Dr. Barbara A. Block holds the Charles and Elizabeth Prothro Professorship at Stanford University. Her research is focused on how large pelagic fish utilize the open ocean. She and her team have pioneered the successful development and deployment of electronic tags on tunas, billfishes and sharks.
Dr. Block, with the Monterey Bay Aquarium, also leads the Tuna Research and Conservation Center and the team studies bluefin and yellowfin tunas from a whole organism to genome perspective with interests in physiology of migrations, thermogenesis, cardiac biology, energetics and reproduction. The combination of lab and field research has led to a rapid increase in the understanding of movement patterns, population structure, physiology and behaviors of pelagic fish and sharks.
Dr. Block was a co-Chief Scientist for the Tagging of Pacific Predators program (TOPP), organized under the Census of Marine Life. This international program, succeeded in placing 4000 electronic tags on 23 predators in the California Current to better understand how pelagic animals use the North Pacific ecosystem.
She earned her B.A. at the University of Vermont, and began her oceanographic career at Woods Hole Oceanographic Institution with Dr. Francis G. Carey. She earned a Ph.D. in 1986 at Duke University and a postdoc at the U. Pennsylvania. She was an assistant professor at the University of Chicago (1989-1993) and joined the Stanford faculty in 1994.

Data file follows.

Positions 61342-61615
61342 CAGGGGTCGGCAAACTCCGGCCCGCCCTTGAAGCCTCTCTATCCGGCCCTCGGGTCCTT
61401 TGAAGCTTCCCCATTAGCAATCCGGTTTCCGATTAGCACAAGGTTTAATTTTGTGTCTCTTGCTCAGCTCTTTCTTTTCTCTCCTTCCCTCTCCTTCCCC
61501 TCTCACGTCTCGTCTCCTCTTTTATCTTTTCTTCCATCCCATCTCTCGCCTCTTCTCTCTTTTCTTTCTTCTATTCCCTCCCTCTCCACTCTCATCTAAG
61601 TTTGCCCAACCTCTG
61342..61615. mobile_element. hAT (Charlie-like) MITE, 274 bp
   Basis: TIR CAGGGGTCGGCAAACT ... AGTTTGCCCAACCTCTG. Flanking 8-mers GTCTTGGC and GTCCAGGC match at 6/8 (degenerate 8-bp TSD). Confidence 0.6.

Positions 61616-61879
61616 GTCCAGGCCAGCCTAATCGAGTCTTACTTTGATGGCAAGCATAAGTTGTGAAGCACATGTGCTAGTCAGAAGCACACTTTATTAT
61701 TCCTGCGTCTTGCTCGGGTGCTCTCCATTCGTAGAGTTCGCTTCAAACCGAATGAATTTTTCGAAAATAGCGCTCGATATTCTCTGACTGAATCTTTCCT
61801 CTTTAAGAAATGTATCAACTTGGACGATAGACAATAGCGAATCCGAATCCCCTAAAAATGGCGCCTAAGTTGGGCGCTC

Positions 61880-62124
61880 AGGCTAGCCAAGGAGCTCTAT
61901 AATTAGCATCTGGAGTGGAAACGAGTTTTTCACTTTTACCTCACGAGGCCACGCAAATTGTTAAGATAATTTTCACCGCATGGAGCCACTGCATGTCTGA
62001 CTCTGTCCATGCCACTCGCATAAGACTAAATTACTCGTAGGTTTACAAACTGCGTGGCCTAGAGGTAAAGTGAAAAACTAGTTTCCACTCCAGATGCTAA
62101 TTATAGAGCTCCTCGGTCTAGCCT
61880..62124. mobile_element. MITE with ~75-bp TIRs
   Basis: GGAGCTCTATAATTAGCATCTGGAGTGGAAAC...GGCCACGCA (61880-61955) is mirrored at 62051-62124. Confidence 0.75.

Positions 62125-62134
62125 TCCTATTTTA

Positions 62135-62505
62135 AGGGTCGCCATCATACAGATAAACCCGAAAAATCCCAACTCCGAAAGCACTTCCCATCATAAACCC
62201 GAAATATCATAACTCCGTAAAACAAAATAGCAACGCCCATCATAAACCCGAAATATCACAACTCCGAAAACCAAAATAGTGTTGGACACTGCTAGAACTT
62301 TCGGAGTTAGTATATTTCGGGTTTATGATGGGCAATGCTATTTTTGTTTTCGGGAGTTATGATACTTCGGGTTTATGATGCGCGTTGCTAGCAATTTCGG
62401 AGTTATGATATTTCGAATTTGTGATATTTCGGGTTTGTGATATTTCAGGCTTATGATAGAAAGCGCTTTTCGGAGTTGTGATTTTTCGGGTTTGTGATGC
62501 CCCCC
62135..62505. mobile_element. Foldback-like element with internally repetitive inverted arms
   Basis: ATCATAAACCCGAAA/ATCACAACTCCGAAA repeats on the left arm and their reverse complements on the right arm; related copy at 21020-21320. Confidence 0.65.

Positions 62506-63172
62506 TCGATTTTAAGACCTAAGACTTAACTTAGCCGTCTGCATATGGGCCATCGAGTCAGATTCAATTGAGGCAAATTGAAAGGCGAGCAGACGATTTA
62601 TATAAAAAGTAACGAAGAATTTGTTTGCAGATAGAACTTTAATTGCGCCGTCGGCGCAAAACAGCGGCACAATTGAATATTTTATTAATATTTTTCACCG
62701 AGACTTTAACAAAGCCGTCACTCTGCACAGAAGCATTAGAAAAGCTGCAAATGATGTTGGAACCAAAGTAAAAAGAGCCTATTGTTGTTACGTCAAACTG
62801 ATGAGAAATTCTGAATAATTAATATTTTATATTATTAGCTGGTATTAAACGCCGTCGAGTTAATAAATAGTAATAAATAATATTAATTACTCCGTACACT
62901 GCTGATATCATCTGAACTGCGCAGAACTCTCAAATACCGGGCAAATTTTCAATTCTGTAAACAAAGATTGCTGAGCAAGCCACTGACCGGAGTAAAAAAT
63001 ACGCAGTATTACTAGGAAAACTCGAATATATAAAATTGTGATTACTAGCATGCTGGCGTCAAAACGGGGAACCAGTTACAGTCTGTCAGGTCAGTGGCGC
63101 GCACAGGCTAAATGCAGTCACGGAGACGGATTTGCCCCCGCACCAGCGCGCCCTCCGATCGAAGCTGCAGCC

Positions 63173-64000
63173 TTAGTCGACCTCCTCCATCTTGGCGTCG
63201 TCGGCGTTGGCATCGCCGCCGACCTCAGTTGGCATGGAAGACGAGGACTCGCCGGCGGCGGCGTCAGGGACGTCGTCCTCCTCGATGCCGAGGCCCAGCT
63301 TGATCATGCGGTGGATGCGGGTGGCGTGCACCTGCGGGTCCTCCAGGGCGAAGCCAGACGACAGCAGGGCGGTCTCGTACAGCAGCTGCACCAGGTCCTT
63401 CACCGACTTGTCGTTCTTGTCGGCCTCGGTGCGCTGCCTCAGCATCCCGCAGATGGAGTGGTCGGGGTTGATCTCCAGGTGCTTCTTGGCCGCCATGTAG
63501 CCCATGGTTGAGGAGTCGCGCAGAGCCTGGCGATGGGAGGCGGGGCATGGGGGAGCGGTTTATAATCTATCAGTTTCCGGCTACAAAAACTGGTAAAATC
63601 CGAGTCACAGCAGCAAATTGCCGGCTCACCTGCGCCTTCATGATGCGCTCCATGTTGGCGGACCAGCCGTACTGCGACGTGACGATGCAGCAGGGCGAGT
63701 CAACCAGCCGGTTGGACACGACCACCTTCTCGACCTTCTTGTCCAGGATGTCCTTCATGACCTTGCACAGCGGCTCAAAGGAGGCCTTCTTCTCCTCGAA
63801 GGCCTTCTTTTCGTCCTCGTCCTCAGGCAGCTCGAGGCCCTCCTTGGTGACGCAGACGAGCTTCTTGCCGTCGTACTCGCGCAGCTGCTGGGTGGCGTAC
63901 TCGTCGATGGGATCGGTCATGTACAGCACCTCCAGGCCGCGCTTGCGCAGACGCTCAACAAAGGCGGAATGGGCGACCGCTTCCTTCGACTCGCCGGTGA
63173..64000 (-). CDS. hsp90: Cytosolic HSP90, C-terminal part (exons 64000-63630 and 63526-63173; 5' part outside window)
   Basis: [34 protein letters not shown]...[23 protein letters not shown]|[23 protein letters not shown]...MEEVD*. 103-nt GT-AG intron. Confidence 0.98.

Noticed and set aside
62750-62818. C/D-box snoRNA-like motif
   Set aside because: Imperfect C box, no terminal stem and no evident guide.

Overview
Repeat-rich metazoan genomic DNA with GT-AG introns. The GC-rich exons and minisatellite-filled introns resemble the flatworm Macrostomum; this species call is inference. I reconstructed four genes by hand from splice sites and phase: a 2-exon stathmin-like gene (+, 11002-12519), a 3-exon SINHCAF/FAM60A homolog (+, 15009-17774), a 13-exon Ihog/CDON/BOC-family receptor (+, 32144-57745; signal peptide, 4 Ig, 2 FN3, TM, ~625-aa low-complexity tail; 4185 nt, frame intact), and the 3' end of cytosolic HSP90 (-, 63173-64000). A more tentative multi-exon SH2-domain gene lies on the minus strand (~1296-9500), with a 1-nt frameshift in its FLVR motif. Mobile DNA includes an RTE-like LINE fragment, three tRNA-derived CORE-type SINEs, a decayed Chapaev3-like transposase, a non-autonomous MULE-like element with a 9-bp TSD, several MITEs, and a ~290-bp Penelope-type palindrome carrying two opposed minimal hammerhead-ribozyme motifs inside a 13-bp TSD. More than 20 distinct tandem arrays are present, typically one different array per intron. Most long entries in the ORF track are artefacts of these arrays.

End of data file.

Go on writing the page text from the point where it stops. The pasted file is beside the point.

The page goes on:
Block has published over 200 peer reviewed papers, edited two books on tunas, and has received the NSF Young Investigator Award, a MacArthur Fellowship, a Pew Fellowship for Marine conservation, the Rolex Award for Enterprise, and a Benchely Award for Ocean Science. Block founded the TAG A Giant at The Ocean Foundation to elevate the science and conservation initiatives for bluefin tunas globally. Block has helped produce 5 films with Discovery, Disney and Nat Geo, the most recent award winning film on white sharks is called Blue Serengeti.